Kidney transplants: White blood cells control virus replication
Certain white blood cells play an important role in bringing a harmful virus under control after kidney transplantations. The results of a research group at the Department of Biomedicine at the University of Basel and University Hospital Basel could contribute to improving control of immunosuppression, avoiding transplant rejection and developing relevant vaccines. (2017-03-30)

Dresden scientists develop a sensor for the most important human cancer gene
The molecular smoke detector works like a TP53 sensor, which monitors the correct function of the gene. A non-functional TP53 gene is going to activate the sensor, which initiates cell death. Results from this study from the research team of Prof. Frank Buchholz are now published in the journal Nature Communications. (2017-11-14)

Breast cancer and lymphoma treatments save lives, but may make heart failure more likely for some
Patients with a history of breast cancer or lymphoma were more than three times as likely to develop heart failure--a condition in which the heart can't pump enough blood to meet the body's needs -- compared with a similar group of patients who did not have cancer, according to data being presented at the American College of Cardiology's 67th Annual Scientific Session. (2018-02-28)

Cool indoor temperatures linked to high blood pressure
Turning up the thermostat may help manage hypertension, finds a new UCL study into the link between indoor temperatures and high blood pressure. Comparing blood pressure readings of people in their own homes with temperature readings, the researchers found that lower indoor temperatures were associated with higher blood pressure, according to the new study in the Journal of Hypertension. (2018-08-22)

Cancer drug could be repurposed to provide treatment for brain aneurysms
An important class of drug used to treat cancer patients could be used to treat brain aneurysms, according to new research published this week. (2019-05-17)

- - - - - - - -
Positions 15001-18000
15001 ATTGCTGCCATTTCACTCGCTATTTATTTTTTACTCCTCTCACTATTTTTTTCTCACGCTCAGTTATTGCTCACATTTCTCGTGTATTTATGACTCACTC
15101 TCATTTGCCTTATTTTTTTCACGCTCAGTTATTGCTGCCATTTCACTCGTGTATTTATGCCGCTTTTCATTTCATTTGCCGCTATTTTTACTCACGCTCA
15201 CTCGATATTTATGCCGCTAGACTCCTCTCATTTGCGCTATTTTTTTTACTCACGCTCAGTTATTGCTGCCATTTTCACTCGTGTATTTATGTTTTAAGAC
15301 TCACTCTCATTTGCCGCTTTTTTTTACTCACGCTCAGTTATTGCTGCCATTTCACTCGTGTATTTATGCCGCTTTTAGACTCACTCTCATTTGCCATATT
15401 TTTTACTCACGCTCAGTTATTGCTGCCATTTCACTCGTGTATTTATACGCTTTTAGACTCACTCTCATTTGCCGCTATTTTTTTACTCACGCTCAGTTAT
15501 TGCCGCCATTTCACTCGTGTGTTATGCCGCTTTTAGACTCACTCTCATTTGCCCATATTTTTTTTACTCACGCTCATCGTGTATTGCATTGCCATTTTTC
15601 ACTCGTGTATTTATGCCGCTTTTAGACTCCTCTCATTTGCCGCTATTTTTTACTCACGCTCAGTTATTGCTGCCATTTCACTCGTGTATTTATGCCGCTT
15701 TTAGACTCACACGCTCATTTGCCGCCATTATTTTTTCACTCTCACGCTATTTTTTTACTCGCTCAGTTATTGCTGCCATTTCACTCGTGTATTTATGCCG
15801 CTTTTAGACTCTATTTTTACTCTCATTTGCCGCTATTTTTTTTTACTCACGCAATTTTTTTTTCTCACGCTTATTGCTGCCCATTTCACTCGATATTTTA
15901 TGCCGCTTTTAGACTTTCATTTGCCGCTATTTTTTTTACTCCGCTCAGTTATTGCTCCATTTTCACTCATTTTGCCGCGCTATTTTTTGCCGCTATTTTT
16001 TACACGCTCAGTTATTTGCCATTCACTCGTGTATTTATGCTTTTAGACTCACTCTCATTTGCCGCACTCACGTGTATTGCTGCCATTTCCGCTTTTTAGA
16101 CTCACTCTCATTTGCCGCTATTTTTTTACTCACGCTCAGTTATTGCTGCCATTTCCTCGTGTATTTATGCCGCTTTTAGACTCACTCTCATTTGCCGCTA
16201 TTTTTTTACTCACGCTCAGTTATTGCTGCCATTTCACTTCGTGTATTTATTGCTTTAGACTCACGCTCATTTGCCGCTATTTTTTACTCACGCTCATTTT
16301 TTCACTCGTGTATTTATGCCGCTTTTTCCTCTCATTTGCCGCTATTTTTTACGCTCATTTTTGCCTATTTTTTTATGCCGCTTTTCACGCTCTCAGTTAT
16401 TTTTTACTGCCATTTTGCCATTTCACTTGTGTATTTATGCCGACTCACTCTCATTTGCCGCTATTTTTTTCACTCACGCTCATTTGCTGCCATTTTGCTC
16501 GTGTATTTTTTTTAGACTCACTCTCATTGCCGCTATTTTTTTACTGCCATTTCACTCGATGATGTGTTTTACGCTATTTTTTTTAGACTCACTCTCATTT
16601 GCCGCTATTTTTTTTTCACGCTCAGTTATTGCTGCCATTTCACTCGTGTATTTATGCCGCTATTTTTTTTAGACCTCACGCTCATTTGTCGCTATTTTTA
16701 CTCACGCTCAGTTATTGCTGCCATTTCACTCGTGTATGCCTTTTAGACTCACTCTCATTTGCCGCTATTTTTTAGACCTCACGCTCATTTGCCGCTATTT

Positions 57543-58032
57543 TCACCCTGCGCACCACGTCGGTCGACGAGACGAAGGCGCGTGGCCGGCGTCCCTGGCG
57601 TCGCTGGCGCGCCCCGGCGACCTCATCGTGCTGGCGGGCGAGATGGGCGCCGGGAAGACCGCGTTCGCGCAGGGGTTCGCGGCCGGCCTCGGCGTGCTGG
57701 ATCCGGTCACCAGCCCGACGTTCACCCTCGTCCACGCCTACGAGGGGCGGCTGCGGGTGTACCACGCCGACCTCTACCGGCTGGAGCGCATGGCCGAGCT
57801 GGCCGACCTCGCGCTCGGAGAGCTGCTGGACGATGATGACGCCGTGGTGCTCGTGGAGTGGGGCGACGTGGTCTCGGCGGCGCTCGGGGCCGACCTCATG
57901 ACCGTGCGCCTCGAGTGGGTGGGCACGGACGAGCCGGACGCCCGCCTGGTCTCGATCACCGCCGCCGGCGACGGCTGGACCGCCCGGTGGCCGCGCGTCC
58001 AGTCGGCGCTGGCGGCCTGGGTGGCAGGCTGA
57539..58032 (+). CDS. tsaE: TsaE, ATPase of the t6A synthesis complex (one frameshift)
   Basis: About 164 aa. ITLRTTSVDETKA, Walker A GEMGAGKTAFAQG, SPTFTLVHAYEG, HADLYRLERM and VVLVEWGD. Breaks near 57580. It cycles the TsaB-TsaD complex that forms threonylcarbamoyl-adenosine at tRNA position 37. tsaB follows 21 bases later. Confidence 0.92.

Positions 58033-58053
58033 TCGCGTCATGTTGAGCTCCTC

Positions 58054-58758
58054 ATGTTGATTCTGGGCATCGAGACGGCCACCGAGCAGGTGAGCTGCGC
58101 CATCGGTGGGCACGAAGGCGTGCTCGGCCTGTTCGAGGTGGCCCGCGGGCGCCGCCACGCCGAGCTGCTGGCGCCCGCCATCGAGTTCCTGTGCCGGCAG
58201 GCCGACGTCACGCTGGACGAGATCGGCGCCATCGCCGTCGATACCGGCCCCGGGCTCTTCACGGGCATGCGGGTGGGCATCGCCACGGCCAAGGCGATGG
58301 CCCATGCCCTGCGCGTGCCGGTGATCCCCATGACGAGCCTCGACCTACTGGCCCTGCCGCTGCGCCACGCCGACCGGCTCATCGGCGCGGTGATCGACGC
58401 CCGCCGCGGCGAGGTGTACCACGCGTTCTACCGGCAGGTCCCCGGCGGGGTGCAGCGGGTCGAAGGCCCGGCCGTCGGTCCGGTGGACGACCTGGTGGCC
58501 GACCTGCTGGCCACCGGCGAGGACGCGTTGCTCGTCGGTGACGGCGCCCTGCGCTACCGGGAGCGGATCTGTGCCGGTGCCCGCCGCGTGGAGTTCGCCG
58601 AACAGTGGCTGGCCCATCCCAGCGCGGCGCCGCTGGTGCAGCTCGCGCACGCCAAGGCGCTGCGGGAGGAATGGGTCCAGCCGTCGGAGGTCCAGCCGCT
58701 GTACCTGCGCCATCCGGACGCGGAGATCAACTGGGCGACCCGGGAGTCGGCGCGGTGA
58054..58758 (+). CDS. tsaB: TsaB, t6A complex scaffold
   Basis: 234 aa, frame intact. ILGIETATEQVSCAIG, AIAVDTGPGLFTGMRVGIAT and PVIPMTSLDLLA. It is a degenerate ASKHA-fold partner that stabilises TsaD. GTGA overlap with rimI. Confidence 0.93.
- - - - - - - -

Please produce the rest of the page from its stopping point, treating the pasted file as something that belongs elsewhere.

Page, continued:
Long thought harmless, a glycan biomarker may cause pancreatic disease and cancer
A widely recognized biomarker for pancreatic disease, CA19-9, thought to be benign for decades, may in fact be a promoter for the development of these diseases, including pancreatic cancer. (2019-06-20)

New study gives further hope that vitamin D can fight breast cancer
Vitamin D may help curb breast cancer progression, according to a study published today in the Journal of Clinical Pathology. The authors, from Imperial College London, measured the levels of vitamin D in the blood serum of 279 women with invasive breast cancer. The disease was in its early stages in 204 of the women, and advanced in the remaining 75. (2006-10-16)

High-fat diets inflame fat tissue around blood vessels, contribute to heart disease
A study by researchers at the University of Cincinnati shows that high-fat diets, even if consumed for a short amount of time, can inflame fat tissue surrounding blood vessels, possibly contributing to cardiovascular disease. (2009-02-18)

A shorter time to the first cigarette of the day is associated with risk of lung cancer
Standard markers of nicotine dependency include cigarettes smoked per day, duration of smoking, and cumulative exposure (pack years), but another marker of addiction, time to first cigarette of the day, may also be associated with the risk of getting lung cancer in both heavy and light smokers, according to a study published June 19 in the JNCI: Journal of the National Cancer Institute. (2014-06-19)

How new blood vessels sprout
IBS biologists discovered a key regulator of normal as well as pathological formation of new blood vessels. (2017-08-29)

Drug designed to boost radiotherapy for hard-to-treat cancers taken safely by patients
A new drug designed to make radiotherapy more effective in treating cancer has been given to patients while they are receiving radiation and shown to be safe, according to research presented at the 30th EORTC-NCI-AACR Symposium on Molecular Targets and Cancer Therapeutics in Dublin, Ireland. (2018-11-13)

Expanded cord blood shows potential for use in adult bone marrow transplants
Umbilical cord blood stem cells that are cultured and expanded outside the body before being used for bone marrow transplant in adult blood cancer patients appear safe and restore blood count recovery faster than standard cord blood. The findings advance efforts to improve cord blood use among adults who have been diagnosed with blood cancers. (2018-12-04)

Reprogramming pancreatic cancer
A type of white blood cell that has been especially susceptible to being deceived by pancreatic cancer cells into not attacking them can be 're-programmed' via a specially designed molecule that activates a protein found on their surfaces. The finding, which are the cover story of the July 3, 2019 issue of the Science Translational Medicine. Despite being the 3rd leading cause of cancer deaths, only 3% of immunotherapies address pancreatic cancer. (2019-07-03)

Cancer immunotherapy shows long-term promise in lung cancer